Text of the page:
The roles women who are involved within agriculture vary across the regions and sub-regions and between individual countries given disparities and historical and cultural differences. However, everywhere, women face gender-specific constrains that reduce their productivity and limit their contributions to agricultural production, economic growth and well-being of their families, communities and countries. For many countries in South Asia that this workshop is focused on, the most significant sources of gender inequality is related to agricultural land in terms of inequality in land ownership and size of cultivated land. Women in the sub-region are less likely to own land and the land holdings available to them are small in size. In Pakistan, for instance, research has shown that women own less than 3 percent of agricultural plots even though 67 percent of surveyed villages reported a woman’s right to inherit land.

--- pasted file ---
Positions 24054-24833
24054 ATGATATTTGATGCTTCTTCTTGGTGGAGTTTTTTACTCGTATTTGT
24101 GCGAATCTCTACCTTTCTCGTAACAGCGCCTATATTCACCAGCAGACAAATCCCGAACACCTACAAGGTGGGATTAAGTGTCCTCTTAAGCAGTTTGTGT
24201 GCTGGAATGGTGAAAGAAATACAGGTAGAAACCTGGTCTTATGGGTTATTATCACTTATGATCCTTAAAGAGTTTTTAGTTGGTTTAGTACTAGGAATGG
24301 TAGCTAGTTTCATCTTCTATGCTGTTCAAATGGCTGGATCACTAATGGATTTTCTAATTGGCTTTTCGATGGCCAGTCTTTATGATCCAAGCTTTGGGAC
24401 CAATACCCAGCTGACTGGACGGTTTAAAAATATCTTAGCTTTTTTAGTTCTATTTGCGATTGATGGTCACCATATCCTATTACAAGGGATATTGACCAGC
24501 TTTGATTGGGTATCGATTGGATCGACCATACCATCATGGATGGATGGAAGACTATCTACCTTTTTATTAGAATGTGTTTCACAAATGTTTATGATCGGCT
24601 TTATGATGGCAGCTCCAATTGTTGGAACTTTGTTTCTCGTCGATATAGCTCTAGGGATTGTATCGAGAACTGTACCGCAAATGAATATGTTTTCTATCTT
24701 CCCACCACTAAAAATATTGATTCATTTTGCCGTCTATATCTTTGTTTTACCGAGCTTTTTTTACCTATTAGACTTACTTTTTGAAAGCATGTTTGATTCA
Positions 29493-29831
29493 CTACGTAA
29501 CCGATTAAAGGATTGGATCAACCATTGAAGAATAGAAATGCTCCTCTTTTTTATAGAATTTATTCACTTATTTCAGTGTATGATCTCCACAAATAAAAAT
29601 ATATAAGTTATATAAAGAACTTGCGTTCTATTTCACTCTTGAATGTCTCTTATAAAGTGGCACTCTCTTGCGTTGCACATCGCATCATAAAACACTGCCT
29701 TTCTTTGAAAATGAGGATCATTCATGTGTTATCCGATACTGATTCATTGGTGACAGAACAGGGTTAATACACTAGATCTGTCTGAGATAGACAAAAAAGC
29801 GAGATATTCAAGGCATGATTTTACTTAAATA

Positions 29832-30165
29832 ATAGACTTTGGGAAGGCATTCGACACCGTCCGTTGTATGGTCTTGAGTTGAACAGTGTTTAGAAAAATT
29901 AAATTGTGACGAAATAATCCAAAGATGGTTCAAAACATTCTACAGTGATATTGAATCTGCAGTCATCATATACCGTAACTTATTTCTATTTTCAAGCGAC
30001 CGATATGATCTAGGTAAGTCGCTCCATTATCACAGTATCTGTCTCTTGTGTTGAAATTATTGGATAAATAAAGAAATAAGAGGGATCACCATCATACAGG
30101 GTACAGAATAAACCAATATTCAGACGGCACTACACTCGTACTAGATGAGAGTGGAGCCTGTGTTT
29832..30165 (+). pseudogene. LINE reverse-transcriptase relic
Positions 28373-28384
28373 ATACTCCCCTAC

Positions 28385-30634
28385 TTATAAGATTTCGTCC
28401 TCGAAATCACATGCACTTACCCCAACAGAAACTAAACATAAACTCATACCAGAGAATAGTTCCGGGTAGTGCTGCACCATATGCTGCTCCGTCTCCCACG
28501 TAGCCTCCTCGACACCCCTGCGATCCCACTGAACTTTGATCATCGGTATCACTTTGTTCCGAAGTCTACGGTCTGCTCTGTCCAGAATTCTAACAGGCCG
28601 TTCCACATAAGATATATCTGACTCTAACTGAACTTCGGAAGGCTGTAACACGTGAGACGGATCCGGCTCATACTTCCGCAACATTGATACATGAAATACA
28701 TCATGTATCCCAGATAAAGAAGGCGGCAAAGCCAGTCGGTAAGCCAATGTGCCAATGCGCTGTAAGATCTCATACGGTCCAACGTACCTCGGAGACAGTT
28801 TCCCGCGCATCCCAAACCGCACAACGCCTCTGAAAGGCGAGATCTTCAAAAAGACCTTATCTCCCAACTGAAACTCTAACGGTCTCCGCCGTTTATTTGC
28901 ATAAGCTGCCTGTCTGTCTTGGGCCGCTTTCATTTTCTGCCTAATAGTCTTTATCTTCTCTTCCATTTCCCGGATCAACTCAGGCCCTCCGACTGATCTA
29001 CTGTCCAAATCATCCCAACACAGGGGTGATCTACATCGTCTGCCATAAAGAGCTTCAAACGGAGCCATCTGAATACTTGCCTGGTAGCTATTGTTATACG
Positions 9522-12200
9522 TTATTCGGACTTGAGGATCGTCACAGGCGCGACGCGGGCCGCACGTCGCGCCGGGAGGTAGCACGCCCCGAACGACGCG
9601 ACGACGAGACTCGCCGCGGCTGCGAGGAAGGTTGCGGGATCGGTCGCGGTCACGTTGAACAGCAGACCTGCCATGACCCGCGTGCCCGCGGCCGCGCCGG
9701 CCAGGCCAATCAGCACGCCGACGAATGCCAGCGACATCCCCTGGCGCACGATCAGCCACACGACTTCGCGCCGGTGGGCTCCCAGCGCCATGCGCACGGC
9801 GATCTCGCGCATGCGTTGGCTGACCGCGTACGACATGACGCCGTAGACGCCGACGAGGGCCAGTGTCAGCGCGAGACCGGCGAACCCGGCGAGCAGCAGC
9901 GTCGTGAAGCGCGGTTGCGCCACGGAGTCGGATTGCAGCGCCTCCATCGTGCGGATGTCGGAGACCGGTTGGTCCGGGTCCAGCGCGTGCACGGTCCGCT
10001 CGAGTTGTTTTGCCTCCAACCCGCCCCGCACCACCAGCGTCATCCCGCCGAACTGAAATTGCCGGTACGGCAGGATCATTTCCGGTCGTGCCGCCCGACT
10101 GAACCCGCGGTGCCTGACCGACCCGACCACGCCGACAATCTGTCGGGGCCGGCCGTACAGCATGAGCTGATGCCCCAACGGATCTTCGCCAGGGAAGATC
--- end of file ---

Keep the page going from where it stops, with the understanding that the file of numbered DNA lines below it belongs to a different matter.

Gender differences in employment status also appear to be more marked in the South Asia sub-region where only 13 percent of adult women were found to be self-employed in agriculture compared with 33 percent of men. The large number of rural women, up to 64 percent of the female population in South Asia, are classified as either non-active or not reported as employed. This point probably reflects the fact that much of women’s work in rural areas in the sub-region is informal or unpaid and thus is unrecorded. This alone underscores the importance of collecting, analyzing and using sex-disaggregated data.